Na revista online Economist, um debate me chamou a atenção e vou repassá-lo aos leitores.
Ambos argumentos são valiosos e se sustentam muito bem, no entanto o propósito é provocar o pensamento e o exame da questão.
Será mesmo que o sistema de créditos de carbono é um atenuador da consciência e provoca uma atitude passiva dos inspetores, provocando um descaso nos grandes emissores de carbono e desestimulando mudanças de base? Mr Michael Wara acha que sim.
Ou será que o sistema de troca é realmente eficiente e as acusações de que os relatórios de alguns países são fraudulentos são suposições infundadas?
Defends the proposition. A outra pessoa, que acredita que a proposta está errada, isto é, entende que o sistema de créditos de carbono é uma ferramenta real e eficiente é Against the proposition.
Alimente seu pensamento.
- Human institutions, and their limits, matter. We need strategies that dramatically reduce greenhouse gases (GHGs) and that are possible to implement effectively. Carbon offsets fail this test.
- Many of the arguments against carbon offsets derive from an assumption or a set of evidence that some emissions reductions from outside the jurisdiction of a cap-and-trade system, used to offset emissions within that system, are fraudulent.
You can tell from the statements so far not only that we have two top-class brains applying themselves to the problem, but also that both men believe passionately that their argument, if fed into global policy, will help avert serious climate change. And you can tell from the number and quality of comments that there are a lot of other clever people out there who mind a great deal about the issue too.
Michael Wara’s case is based largely on what he regards as a conceptual problem with offsets: that, in order for them to reduce emissions efficiently, they must represent a reduction over and above what would anyway have happened. Avoiding what he calls the “anyway” credit is known as the additionality principle. He reckons that the additionality principle is impossible to implement because it involves knowing the counterfactual—what would have happened otherwise.
Henry Derwent initially makes a largely theoretical case for offsets, but subsequently counters Mr Wara with pragmatism. He accepts that there are difficulties in the design and implementation of offset systems. The reliance on an absent counter-factual is a problem, but that arises in all sorts of areas. Any government grant, for instance, relies on the assumption that the firm would not have put up the factory otherwise. And, he says, there is no greater reason to assume that foreign reductions will be impossible to monitor than there is to say that the foreign operations of companies will be inherently unreliable.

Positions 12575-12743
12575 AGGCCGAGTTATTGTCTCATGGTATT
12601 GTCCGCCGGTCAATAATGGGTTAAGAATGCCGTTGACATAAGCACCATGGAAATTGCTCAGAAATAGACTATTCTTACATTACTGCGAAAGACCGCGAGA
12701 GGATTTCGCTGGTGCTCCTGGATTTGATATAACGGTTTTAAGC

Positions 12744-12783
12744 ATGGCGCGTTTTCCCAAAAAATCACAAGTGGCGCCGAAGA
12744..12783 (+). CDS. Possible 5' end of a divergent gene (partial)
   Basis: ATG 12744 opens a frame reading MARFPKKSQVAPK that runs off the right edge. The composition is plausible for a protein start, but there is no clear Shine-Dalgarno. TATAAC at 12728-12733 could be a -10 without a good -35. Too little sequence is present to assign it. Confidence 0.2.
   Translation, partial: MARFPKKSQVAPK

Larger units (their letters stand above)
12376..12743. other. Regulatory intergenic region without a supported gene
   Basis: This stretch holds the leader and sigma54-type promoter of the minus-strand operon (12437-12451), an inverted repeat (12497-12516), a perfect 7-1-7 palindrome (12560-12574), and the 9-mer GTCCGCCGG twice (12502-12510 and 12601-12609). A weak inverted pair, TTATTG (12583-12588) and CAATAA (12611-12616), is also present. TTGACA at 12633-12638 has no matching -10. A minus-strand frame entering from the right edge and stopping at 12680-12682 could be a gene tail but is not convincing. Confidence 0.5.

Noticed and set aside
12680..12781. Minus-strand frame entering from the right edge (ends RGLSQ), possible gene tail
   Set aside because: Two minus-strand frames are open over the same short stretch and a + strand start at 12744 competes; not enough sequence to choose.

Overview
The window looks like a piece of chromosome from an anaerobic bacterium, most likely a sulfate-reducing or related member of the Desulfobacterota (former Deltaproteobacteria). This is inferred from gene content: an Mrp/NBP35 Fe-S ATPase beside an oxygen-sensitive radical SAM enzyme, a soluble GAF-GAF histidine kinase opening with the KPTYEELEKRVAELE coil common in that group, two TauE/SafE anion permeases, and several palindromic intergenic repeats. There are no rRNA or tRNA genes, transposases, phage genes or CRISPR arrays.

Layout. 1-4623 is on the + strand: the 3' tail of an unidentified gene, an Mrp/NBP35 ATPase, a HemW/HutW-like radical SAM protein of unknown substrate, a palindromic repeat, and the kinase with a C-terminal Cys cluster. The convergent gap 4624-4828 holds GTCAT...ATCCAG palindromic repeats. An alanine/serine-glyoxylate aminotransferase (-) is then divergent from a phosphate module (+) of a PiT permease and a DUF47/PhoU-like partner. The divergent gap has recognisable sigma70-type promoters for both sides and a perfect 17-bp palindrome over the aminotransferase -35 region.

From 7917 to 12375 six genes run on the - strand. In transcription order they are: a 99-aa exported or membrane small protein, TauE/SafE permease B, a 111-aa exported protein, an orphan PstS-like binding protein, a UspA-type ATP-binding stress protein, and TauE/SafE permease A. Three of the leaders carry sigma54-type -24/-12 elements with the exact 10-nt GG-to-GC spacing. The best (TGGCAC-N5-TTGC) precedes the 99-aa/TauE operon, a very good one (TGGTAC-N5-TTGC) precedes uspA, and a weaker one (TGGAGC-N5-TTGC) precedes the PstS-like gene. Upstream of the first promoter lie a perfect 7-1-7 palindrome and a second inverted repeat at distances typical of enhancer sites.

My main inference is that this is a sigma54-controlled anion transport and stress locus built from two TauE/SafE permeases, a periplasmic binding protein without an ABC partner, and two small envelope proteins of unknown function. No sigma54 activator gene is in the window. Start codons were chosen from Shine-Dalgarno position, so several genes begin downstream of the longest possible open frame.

Mr Derwent has some support among the audience. Sliptitin, for instance, is something of a pragmatist. He is not entirely convinced by offsetting, but he reckons that paying developing countries to cut emissions will have long-term benefits. “Luring China and India in through a system that does some good (albeit with defects),” he says, “ultimately gets these major emitters on the hook for a genuine cap.” Shankarkv takes the broad view that, although the system may have flaws, “trying to perfect a system is easier than trying to start a perfect system.”
So far, however, most of the audience is with Mr Wara. The general view is that the system is too susceptible to fraud. Joaquin Gutierrez makes a point which will resonate with anybody, like me, who has developed a deep loathing for the Common Agricultural Policy: “Have not we, Europeans, learnt enough of market mismanagement and corruption with agricultural goods” to be sceptical of any system that is designed and implemented by governments?
To my mind, Mr Derwent’s strongest argument is that abandoning offsets will mean higher costs, and higher costs mean less emissions reduction. Those who decide, in the end, to support the motion need to satisfy themselves that not just offsetting is flawed, but also that there is a better alternative.
Human institutions, and their limits, matter. We need strategies that dramatically reduce greenhouse gases (GHGs) and that are possible to implement effectively. Carbon offsets fail this test. That is the essential rejoinder to Henry Derwent’s defence of them. Mr Derwent makes a largely theoretical case for the value of carbon offsets. Where emissions reductions occur does not matter; emissions reductions are expensive; there are low-cost options in developing countries that can be accessed by offsets, therefore we should use them. This ignores the substantial and compounding evidence of very real problems in the practical implementation of carbon offset programmes. These problems of the real world, as opposed to the theoretical, sharply cut the benefits that carbon offsets provide and dramatically increase their uncertainty. This is unacceptable both because we need to think big with our climate mitigation and because we cannot afford to fail.